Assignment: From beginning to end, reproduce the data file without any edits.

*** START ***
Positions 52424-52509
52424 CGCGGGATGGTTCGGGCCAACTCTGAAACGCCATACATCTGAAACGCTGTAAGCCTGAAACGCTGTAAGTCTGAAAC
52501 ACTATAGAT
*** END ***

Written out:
Positions 52424-52509
52424 CGCGGGATGGTTCGGGCCAACTCTGAAACGCCATACATCTGAAACGCTGTAAGCCTGAAACGCTGTAAGTCTGAAAC
52501 ACTATAGAT